Last week I wrote about the disconnect from generally-accepted-progressive-urban-policies had by people who consider themselves progressive but who support restrictive development measures like Measure LV. These progressive policies, whether they come from the Sierra Club or the Obama Administration, promote “infill” development rather than sprawl, particularly in affluent urban areas like Santa Monica and the Westside where policies restricting multi-family housing and high housing prices have excluded low- and even middle-income households.
In reaction to this disconnect, supporters of LV who nationally support liberal politicians and progressive causes search for reasons to make LV fit into the progressive mold.
The most basic rationale is denial. Against all evidence, including the express intentions of Residocracy, there are people in Santa Monica who deny that LV would prevent development or, at least, deny that it would prevent good development (however that might be defined). This has been the basic argument of the “S.M.a.r.t.” group of (mostly) architects who now write a weekly column for the Mirror. They’re not against development they say, only “over” development that’s not “properly” planned, and they say there can be plenty of good development within the 32-36 foot height limit of LV.
This is usually expressed in hopeful generalities, such as this from a recent S.M.a.r.t. column: “For Santa Monica to continue to be a progressive, livable city, we must find a way to balance our priorities of growth and quality of life. Our transition to the future will be successful only if we can plan ahead properly and act with restraint.” (Apparently, the “way” to achieve this balance is to adopt an extreme measure that puts nearly all development over two stories to a vote.)
One problem with this argument, nice as it sounds, is that it runs up against Residocracy’s purpose, which to stop development. To my knowledge none of the key founders of Residocracy, Armen Melkonians, Tricia Crane, and Kate Bransfield, have ever supported any development other than single-family homes. Melkonians, going back to when he first ran for City Council in 2012, has argued that Santa Monica is a “full bucket,” to which nothing can be added. In May of this year, he told the City Council that Santa Monica doesn’t need additional housing.
Another problem with the S.M.a.r.t. argument is that LV is the opposite of “plan[ning] ahead properly.” Instead, LV is a nihilistic, fearful and angry reaction to good, forward-thinking and highly restrained, planning.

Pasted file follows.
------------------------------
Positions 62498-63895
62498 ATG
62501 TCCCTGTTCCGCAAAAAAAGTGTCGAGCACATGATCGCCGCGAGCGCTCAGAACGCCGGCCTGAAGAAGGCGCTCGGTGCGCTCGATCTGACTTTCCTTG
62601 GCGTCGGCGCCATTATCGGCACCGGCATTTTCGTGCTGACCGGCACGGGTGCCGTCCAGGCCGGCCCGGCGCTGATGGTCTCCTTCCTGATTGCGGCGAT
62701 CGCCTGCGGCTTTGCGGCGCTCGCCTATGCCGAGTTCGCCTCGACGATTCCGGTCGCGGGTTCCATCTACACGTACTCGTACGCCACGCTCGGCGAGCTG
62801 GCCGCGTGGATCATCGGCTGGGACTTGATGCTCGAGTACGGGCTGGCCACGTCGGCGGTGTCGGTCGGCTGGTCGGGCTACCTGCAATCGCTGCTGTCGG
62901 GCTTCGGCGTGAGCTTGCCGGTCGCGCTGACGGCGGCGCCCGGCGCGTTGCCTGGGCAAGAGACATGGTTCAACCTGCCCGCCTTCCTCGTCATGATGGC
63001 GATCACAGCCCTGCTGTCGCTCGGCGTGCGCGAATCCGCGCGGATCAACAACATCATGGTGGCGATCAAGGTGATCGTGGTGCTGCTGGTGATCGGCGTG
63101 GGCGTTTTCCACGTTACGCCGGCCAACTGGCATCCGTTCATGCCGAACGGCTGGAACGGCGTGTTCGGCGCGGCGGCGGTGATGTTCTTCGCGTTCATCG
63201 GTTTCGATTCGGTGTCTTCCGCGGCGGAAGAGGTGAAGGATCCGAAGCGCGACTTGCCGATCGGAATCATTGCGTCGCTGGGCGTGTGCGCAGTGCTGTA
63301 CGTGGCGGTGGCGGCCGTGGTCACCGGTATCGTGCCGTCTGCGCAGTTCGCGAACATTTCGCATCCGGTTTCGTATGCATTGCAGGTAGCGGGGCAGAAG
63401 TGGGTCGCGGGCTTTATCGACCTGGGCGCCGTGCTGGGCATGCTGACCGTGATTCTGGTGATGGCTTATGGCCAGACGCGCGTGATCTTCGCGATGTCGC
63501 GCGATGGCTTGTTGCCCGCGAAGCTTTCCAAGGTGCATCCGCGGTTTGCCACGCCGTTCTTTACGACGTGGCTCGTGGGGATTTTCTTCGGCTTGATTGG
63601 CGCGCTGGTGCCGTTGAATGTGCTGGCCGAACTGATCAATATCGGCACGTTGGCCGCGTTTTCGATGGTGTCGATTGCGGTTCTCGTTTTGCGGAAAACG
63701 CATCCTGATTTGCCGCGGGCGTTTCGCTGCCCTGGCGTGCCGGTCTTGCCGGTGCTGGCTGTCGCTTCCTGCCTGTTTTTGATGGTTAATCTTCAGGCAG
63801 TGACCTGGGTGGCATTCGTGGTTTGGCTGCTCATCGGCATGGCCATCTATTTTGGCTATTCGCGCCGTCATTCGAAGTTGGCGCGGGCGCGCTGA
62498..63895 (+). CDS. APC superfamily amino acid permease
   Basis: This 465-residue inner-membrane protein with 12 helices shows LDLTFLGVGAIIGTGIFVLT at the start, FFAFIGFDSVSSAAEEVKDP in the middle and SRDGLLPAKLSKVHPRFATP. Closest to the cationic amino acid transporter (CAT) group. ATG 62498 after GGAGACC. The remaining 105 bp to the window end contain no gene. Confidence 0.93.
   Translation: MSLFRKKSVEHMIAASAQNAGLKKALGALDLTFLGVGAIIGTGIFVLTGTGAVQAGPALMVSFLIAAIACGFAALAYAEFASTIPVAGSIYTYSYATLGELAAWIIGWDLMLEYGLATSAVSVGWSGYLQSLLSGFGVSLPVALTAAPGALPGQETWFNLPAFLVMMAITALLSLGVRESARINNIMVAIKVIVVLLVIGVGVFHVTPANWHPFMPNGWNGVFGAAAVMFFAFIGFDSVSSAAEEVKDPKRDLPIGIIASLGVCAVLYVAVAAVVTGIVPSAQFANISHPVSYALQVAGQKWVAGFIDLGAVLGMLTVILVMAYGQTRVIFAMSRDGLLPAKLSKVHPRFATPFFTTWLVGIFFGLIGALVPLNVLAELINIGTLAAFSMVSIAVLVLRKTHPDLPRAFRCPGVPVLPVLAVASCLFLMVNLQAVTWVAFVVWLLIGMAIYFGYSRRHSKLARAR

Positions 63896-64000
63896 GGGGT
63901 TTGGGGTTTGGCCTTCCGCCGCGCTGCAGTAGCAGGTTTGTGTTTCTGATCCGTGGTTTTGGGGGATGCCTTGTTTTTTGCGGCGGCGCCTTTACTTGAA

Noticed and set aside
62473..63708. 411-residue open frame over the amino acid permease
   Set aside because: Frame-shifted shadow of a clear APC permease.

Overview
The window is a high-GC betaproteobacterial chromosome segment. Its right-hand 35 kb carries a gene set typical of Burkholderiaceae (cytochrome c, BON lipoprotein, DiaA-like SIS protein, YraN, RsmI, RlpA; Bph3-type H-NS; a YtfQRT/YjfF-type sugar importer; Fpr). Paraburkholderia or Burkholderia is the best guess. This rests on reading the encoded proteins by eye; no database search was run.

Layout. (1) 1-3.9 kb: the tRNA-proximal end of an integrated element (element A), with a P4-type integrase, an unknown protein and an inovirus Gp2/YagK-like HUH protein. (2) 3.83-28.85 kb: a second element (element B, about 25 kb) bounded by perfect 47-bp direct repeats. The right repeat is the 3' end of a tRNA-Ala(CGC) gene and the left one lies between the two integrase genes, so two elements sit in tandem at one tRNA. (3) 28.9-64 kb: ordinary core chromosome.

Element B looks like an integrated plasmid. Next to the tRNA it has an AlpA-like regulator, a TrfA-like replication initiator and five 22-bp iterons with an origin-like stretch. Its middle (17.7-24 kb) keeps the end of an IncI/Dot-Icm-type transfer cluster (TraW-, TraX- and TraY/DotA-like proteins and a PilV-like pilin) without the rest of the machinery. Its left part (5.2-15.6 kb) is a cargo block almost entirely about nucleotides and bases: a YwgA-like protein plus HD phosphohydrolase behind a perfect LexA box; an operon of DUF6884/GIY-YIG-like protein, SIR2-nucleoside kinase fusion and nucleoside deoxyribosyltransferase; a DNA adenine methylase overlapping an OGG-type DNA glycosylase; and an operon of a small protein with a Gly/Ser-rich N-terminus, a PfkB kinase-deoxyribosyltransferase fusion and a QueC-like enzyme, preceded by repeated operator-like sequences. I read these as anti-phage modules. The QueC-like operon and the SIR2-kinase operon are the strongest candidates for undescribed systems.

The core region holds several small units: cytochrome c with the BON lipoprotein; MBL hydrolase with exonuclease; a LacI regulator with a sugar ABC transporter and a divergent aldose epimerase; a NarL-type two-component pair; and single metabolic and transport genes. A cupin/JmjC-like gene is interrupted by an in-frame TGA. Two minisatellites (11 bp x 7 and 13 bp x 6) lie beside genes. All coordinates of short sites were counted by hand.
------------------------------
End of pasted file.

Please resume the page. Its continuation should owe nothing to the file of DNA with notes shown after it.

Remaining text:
Residocracy created LV in response to 11 years of careful planning that began in 2004. The first six years were spent updating the land use and circulation elements (the “LUCE”) of Santa Monica’s General Plan. The LUCE directed new development away from neighborhoods, toward about five percent of Santa Monica’s land, land located downtown, along the boulevards, and in old industrial and other commercial zones. Talk about restraint. When City Council passed the LUCE in 2010, the slow-growth community in Santa Monica largely praised it. The next five years were spent drafting the zoning ordinance, which further reduced the amount of development allowed in the city.
All this planning resulted int policies and laws that would effectively convert land zoned for commercial development into residential development, thus providing needed housing and at the same time reducing the commercial development that generates traffic congestion.
Those eleven years involved much careful analysis, even more public input, and ultimately compromises that nearly everyone involved in Santa Monica politics, including politicians who had based their careers in opposing development, accepted. The only politicians who did not accept the outcome of this long process were those associated with Residocracy.
Residocracy’s response to the LUCE and the new zoning: We’re going to ignore all that, draft our own law, and get it on the ballot by telling people that they can sign here and stop traffic congestion. That’s planning ahead? Properly?
The result, if LV passes, would be the opposite of the “balance” that the S.M.a.r.t. writers say they want. Yes, many square feet can, and ultimately would, be developed under LV. But rather than go to the voters to get approval for a three or four-story apartment building on a boulevard, or a five or six-story apartment building downtown, development that would balance our priorities and improve our quality of life (by improving street frontages, improving walkability, etc.), any rational property owner or developer would slap up, by-right, with no review to speak of, a 32-foot tall retail or office development that would make the developer plenty of money and attract more drivers all day long.
Next: why opposing gentrification is not a reason to vote for LV.
Thanks for reading.